Mitigating Factors

The Committee also suggested specific mitigating factors that the SEC should consider in its charging decision, including:

  • Did structural or resource challenges hinder the CCO’s performance?
  • Did the CCO at issue voluntarily disclose and actively cooperate?
  • Were policies and procedures proposed, enacted or implemented in good faith?

The Committee’s suggested mitigation factors reflect a concern that the CCO or compliance function may not be provided adequate resources or have the necessary authority to make decisions that could have prevented the alleged misconduct and, thus, it would be unfair to hold CCO’s liable, particularly where they were prevented from fully doing their job.


Much of the Committee’s proposed framework has been suggested by Commissioners and Staff in speeches, at conferences or in other communications. Hopefully, the Committee’s report will lead to further dialogue between the securities industry and the SEC to develop official guidance regarding situations where the SEC will pursue claims against a CCO. We note that the Committee’s report only applies to the SEC and does not address oversight of CCOs by other regulatory agencies such as FINRA, the Office of the Comptroller of the Currency, Commodity Futures Trading Commission, or National Futures Association. Many CCOs work for entities that are regulated by multiple regulators, and they may seek to have a broader dialogue with all of their regulators to formalize guidance on when CCOs may have personal liability.

Do plaintiffs’ attorneys smell blood in the water? A raft of class-action suits recently initiated against dietary supplement manufacturers, alleging deceptive practices in the sale of fish oil products, suggests that they might.

These suits, filed in California federal courts (a favorite jurisdiction for the plaintiffs’ bar), are nearly identical in that they allege that the manufacturers’ fish oil products do not actually contain fish oil. To date, plaintiffs’ class action lawyers have already targeted well-known dietary supplement products, such as Dr. Tobias Omega 3 Fish Oil Triple Strength (by Mimi’s Rock) and GNC-brand Triple Strength Fish Oil (by International Vitamin and Nutra Manufacturing). More litigation may be forthcoming.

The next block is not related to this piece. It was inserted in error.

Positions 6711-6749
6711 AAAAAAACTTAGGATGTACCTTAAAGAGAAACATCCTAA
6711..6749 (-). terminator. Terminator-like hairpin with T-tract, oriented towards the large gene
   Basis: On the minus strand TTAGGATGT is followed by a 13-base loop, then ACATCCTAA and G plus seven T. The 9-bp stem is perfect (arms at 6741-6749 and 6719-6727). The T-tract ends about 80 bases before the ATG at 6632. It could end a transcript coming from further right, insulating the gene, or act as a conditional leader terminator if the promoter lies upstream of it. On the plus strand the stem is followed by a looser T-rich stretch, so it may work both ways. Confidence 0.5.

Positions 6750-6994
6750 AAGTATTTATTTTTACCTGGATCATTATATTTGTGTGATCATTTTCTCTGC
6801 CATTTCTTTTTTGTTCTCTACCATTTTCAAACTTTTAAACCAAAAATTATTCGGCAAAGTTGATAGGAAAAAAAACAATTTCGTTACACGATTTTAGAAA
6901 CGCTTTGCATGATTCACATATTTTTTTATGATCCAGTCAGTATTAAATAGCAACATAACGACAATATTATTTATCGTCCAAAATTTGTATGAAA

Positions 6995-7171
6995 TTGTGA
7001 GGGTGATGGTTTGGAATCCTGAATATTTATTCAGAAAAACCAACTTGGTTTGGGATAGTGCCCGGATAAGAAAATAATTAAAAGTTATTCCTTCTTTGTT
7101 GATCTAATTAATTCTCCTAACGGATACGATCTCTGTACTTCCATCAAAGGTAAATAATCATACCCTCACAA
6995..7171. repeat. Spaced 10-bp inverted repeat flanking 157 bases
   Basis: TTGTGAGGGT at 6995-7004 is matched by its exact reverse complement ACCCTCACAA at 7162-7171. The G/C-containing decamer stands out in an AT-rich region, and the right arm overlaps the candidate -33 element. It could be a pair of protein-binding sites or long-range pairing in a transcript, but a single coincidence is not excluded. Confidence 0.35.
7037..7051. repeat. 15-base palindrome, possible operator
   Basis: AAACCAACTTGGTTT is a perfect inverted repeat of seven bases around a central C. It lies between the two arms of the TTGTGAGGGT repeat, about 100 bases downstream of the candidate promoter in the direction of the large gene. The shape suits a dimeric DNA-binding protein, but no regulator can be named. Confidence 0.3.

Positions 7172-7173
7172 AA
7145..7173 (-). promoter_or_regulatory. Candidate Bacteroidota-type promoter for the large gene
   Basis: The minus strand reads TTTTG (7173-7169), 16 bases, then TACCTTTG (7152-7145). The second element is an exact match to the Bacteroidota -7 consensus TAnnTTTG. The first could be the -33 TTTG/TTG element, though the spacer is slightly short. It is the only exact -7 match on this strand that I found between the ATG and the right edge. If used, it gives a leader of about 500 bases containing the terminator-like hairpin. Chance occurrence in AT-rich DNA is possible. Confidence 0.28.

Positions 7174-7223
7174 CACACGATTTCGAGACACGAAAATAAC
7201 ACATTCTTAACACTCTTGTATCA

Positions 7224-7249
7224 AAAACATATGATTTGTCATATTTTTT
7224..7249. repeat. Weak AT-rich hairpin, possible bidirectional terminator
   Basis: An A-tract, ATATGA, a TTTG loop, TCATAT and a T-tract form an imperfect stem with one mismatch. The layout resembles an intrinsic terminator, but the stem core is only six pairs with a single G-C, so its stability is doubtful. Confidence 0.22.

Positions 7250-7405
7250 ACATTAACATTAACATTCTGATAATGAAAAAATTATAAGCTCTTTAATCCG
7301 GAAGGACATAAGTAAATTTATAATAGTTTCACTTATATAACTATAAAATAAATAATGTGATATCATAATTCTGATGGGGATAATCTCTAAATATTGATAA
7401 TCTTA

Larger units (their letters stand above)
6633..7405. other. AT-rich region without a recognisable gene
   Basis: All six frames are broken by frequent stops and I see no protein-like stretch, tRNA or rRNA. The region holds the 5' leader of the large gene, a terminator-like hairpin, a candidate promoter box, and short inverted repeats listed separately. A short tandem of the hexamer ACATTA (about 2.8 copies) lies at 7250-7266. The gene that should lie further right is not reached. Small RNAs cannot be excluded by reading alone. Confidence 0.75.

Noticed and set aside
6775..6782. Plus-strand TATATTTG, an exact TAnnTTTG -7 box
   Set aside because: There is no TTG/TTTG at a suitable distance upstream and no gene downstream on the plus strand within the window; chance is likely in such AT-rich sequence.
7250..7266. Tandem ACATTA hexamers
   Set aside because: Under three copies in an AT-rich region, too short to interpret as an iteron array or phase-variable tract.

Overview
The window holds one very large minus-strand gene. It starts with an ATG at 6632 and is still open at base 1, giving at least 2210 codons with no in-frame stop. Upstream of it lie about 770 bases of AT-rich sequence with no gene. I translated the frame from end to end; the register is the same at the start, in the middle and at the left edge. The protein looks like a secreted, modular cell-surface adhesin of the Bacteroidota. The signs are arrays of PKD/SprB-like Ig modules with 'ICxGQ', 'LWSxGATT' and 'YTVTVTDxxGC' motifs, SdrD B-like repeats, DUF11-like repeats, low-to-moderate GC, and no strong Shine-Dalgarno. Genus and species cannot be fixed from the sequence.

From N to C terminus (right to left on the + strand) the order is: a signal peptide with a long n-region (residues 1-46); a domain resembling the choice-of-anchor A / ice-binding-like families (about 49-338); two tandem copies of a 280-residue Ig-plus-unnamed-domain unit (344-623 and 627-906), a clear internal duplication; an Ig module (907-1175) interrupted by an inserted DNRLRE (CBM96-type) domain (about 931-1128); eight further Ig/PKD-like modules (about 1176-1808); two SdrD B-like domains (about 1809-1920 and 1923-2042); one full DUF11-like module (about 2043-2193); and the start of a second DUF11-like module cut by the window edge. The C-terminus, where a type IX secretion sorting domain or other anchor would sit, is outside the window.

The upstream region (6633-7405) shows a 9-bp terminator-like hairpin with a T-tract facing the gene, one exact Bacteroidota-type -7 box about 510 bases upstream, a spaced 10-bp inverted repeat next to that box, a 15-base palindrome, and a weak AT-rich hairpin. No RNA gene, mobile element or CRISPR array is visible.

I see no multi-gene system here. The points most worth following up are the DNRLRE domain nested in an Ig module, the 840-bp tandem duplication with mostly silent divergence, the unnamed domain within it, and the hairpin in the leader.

The allegations focuses on the process used to create fish oil supplements—transesterification. Transesterification is a chemical process used to obtain fatty acid ethyl esters from fish oil achieved by introducing an alcohol catalyst to the fatty triglycerides.

The lawsuits claim that the transesterification process intrinsically leaves the finished supplement products without any of the Omega-3 fatty acids DHA or EPA. The plaintiffs also allege that the resulting Omega-3 molecules in the finished post-transesterification product are different than the Omega-3 molecules naturally found in fish oil.

Thus, according to the lawsuits, “Once trans-esterified, fish oil is irrevocably transformed, such that it is no longer fish oil and therefore cannot be so named or labeled.” As a result, plaintiffs claim that these products mislead the public with false and deceptive labeling that is in violation of federal and state laws.

The lawsuits are still in their early stages, so their ultimate success remains to be seen. But the potential impact is substantial. Fish oil supplements constitute a large consumer market. Indeed, the lawsuits put that figure at almost $2 billion per year worldwide with an expectation of nearing $3 billion per year by the end of the decade.

Given the sheer size of the market, a lot of dietary supplement manufacturers potentially face copycat suits. And, were the plaintiffs to succeed on their theory that “once trans-esterified, fish oil is irrevocably transformed, such that it is no longer fish oil,” then dietary supplement manufacturers may also have to worry about the Federal Trade Commission pursuing civil liability or even an aggressive Department of Justice considering criminal charges.

Supplement companies can take action to mitigate potential risks from litigation. A manufacturer should always review and ensure adequate and solid substantiation for any and all claims (express or implied) about products.